A weeklong pop-up bike lane in Midtown was praised for its safety and criticized for causing more traffic congestion, city officials said, citing results from a survey they conducted.
About 73% of those surveyed said they felt safer taking the temporary bike lane, a westbound lane on 10th Street, said Cary Bearn, the city’s chief bicycle officer.
“You just don’t feel as safe if you’re sharing a lane with a big car, ” she said. “They’re big, heavy, and scary, and you’re just going to have to trust that they’re going to follow the law.”
The city created a bike lane pop-up back in October as part of Atlanta Mayor Keisha Lance Bottoms’ $5 million plan to triple Atlanta’s network of protected lanes for bicycles and scooters by the end of 2021.
The plan, which was unveiled in September, will add eight miles of newly protected lanes and make other safety improvements to an additional 12 miles of roads.
Overall, the city wants safety improvements on 20 city corridors for people who walk, drive, take transit and ride a bike or scooter.
Bearn said while some felt safer with the pop-up lane, drivers complained it further congested the area. To alleviate that, Bearn said traffic signals were adjusted to accommodate the increased traffic flow.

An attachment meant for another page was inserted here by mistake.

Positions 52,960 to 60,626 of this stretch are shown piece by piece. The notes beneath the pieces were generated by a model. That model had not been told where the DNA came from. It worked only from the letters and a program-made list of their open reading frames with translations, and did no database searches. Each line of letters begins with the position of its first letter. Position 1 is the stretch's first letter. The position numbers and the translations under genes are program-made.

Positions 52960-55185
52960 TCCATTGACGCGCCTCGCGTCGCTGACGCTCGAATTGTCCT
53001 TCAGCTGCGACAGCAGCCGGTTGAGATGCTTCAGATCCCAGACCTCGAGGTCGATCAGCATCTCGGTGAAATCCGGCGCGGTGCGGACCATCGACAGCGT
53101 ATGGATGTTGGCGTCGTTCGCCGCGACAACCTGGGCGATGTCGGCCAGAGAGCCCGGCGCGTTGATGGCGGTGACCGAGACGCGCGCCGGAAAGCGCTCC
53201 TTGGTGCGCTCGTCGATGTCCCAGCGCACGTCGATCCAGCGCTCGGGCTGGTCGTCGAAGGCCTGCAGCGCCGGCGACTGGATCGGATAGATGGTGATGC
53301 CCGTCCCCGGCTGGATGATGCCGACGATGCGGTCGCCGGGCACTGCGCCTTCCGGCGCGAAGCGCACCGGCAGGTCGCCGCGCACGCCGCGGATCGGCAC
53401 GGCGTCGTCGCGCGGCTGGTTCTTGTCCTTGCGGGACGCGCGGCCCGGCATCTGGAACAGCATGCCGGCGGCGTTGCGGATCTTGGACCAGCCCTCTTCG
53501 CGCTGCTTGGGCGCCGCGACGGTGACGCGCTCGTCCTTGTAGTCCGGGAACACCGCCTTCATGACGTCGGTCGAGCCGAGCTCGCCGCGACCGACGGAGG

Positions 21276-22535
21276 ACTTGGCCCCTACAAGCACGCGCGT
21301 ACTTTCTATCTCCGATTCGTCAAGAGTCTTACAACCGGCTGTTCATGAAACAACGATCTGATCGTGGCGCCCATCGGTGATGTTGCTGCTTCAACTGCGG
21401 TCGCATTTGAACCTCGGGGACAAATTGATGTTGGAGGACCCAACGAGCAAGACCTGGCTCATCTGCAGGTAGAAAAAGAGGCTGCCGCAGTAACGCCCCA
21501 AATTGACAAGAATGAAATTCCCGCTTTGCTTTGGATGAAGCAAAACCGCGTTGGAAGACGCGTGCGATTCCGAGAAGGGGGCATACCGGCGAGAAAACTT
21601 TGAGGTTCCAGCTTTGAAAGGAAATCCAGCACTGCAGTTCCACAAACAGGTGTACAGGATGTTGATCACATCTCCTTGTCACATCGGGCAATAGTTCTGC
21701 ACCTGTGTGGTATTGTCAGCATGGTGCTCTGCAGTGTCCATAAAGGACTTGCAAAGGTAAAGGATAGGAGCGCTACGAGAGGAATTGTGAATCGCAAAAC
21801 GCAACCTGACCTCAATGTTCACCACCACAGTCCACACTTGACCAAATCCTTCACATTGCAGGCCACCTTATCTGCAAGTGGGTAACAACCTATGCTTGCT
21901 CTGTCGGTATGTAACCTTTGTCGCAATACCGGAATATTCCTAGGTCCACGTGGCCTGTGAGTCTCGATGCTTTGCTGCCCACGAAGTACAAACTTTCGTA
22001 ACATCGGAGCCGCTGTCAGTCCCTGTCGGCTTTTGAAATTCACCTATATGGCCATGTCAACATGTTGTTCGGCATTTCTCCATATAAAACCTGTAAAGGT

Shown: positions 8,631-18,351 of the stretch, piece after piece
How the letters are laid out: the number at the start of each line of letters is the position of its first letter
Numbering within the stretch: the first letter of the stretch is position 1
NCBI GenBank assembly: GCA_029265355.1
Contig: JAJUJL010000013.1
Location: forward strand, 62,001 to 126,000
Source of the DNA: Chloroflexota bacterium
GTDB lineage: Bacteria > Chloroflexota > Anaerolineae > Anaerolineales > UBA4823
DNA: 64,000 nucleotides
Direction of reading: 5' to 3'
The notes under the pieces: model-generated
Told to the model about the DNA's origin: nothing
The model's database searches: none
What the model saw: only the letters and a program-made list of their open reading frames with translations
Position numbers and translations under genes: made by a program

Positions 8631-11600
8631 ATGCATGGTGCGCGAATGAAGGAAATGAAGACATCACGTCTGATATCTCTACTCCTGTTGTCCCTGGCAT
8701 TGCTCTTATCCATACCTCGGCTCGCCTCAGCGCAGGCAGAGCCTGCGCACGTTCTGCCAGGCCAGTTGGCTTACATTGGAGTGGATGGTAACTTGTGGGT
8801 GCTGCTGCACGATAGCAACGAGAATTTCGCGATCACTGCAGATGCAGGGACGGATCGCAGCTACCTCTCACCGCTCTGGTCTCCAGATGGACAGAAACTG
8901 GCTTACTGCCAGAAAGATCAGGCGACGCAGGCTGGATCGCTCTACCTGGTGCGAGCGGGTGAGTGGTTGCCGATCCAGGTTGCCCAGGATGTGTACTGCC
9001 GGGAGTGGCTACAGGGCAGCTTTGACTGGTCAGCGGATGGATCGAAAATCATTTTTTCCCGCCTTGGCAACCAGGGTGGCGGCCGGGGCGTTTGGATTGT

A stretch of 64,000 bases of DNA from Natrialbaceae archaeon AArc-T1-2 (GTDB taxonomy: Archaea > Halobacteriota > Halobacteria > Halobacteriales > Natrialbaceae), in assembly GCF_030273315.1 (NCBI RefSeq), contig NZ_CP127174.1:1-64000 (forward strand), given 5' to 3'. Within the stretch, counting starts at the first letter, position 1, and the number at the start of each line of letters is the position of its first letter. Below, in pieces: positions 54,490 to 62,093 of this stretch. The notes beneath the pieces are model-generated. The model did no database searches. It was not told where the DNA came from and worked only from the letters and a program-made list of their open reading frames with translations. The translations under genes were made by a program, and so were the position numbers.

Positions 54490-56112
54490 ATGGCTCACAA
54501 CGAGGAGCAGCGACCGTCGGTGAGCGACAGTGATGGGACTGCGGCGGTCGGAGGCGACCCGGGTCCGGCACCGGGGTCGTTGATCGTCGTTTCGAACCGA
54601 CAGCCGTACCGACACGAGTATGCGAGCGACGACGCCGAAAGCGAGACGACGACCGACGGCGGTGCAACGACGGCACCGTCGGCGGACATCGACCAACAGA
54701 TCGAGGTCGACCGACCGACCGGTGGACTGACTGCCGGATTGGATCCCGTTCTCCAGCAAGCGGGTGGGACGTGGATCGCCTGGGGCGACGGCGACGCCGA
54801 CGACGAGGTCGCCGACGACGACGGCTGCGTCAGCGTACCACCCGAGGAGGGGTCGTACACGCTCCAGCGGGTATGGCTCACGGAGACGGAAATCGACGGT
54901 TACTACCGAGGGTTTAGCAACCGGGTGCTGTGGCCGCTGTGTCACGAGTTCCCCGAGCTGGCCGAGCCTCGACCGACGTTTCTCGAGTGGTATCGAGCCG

There haven’t been any more pop-up bike lanes, but Bearn said the city is moving forward with the mayor’s plan. The city will hold two public meetings for four projects underway in downtown and southeast Atlanta.
A meeting for the Cherokee Avenue resurfacing project will be held from 6 to 8 p.m. Wednesday at the Georgia Hill Neighborhood Center at 250 Georgia Ave.
There will also be a joint meeting for projects along Piedmont Avenue, Spring Street and West Peachtree Street on Monday, Feb. 3, from 6 to 8 p.m. at St. Luke’s Episcopal Church at 435 Peachtree St.
A timeline and costs for the projects have not been announced.
Support real journalism. Support local journalism. Subscribe to The Atlanta Journal-Constitution today. See offers.
Your subscription to the Atlanta Journal-Constitution funds in-depth reporting and investigations that keep you informed. Thank you for supporting real journalism.
Download the new AJC app. More local news, more breaking news and in-depth journalism. AJC.com. Atlanta. News. Now.
Download the new AJC app. More local news, more breaking news and in-depth journalism.
With the largest team in the state, the AJC reports what’s really going on with your tax dollars and your elected officials. Subscribe today. Visit the AJC's Georgia Navigator for the latest in Georgia politics.
Your subscription to The Atlanta Journal-Constitution funds in-depth reporting and investigations that keep you informed. Thank you for supporting real journalism. Visit the AJC's Georgia Navigator for the latest in Georgia politics.